Each May our students come home bearing summer reading lists. As I gaze longingly at some, if not all, of these selections on special display tables in bookstores, I ask myself, "Why should students have all the fun?" So, in offering Humanities Texas's summer reading suggestions, I have invited our board members, former board members, and friends of the organization to share their recommendations. Many of their selections and the insights accompanying them are as interesting as the books themselves.

Unfortunately, my own reading list includes so many out-of-print titles that it resembles an antiquarian book catalogue. I attribute this affliction to my friendship with the ultimate bibliophile, the late D. B. Hardeman. A journalist and legislator as well as Sam Rayburn's political aide and biographer, D. B. was also a world-class raconteur and a cherished friend to scores of young historians, reporters, and political scientists in the 1960s and 1970s. He spent years combing through the shelves of the country's used bookstores, amassing a library of some ten thousand volumes. Once, when he spotted a rare volume on Congress, his joy of discovery was only slightly diminished by the fact that he already owned a copy of the book. He bought the second copy anyway, justifying his purchase by saying he had done so "to keep it from falling into the wrong hands."

D. B. derived as much satisfaction from disposing of his library as he had had in compiling it. He donated his extensive collection of American political history and biography to the LBJ Library. The Harry Ransom Research Center was the recipient of his volumes of John Buchan and H. G. Wells. The offer of the latter is especially memorable for a casual digression by D. B. that he had once accompanied Wells on a train ride to San Antonio to address the Texas Brewers Association. While the vignette struck me at the time as fanciful, like all of D. B.'s marvelous stories, it turned out to be true. Years later, while conducting research in old newspapers from the 1930s and 1940s, I came across a brief article describing H. G. Wells's visit to San Antonio to speak to a convention of Texas brewers.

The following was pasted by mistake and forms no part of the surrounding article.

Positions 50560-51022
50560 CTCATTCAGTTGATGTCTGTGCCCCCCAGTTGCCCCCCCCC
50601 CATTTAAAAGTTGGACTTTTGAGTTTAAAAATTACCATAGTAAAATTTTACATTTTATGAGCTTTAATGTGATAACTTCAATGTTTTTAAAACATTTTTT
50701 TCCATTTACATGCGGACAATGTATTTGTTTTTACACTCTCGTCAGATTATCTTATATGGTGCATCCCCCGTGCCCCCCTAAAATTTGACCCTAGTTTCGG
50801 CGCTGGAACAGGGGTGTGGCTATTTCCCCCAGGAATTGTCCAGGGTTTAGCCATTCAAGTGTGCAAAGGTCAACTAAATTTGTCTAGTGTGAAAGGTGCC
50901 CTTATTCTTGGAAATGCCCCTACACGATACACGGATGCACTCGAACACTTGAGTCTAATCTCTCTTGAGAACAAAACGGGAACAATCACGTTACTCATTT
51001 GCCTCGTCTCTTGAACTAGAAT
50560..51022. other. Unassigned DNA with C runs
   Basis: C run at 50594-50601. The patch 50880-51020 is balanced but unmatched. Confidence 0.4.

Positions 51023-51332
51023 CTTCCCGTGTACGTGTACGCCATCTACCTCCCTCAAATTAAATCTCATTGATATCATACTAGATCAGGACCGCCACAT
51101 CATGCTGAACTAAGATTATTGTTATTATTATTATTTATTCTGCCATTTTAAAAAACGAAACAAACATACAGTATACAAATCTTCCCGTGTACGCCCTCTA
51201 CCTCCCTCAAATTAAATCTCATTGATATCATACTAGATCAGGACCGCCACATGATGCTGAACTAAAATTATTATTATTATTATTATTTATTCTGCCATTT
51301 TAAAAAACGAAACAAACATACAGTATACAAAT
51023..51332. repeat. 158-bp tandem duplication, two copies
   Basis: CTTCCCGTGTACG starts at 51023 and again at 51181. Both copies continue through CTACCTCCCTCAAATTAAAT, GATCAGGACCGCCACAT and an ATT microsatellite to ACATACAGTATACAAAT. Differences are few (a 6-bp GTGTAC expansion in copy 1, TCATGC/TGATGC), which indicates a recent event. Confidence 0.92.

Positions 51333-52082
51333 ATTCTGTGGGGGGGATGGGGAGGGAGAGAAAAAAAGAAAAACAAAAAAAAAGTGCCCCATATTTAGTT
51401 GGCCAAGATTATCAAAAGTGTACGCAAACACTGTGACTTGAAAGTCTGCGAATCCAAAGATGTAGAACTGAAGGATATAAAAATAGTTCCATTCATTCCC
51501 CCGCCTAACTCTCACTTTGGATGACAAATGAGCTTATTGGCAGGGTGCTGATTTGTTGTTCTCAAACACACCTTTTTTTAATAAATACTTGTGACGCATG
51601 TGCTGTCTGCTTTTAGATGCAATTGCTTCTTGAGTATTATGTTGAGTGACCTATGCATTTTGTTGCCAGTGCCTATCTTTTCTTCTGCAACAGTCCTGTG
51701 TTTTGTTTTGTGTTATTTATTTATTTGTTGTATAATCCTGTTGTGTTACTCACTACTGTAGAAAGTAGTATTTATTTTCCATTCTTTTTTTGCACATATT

Bachelorhood and insomnia conspired to give D. B. the necessary time to read the thousands of books crammed in his small apartment. Tours of his collection featured marvelous commentaries on many of the books' subjects and authors. Two of D. B.'s favorite books for light reading were Gene Fowler's Minutes of the Last Meeting (available from Amereon Limited, at 631.298.5100) and Eugene Field's The Love Affairs of a Bibliomaniac. In the former, Fowler ostensibly sets out to write a biography of the critic Sadakichi Hartmann but is constantly disrupted by the antics of John Barrymore, W. C. Fields, and John Decker. Field's volume recounts the many sleights of hand to which the bibliomaniac must resort to conceal his purchases from a vigilant spouse. Both of these books, if you can find them, will provide a wealth of entertainment and insight. To D. B.'s recommendations I'll add two more: D. B.: Reminiscences of D. B. Hardeman, edited by Larry Hufford, currently out of print; and Rayburn: A Biography, by D. B. Hardeman and Donald C. Bacon.

Happy summer reading!

Michael L. Gillette.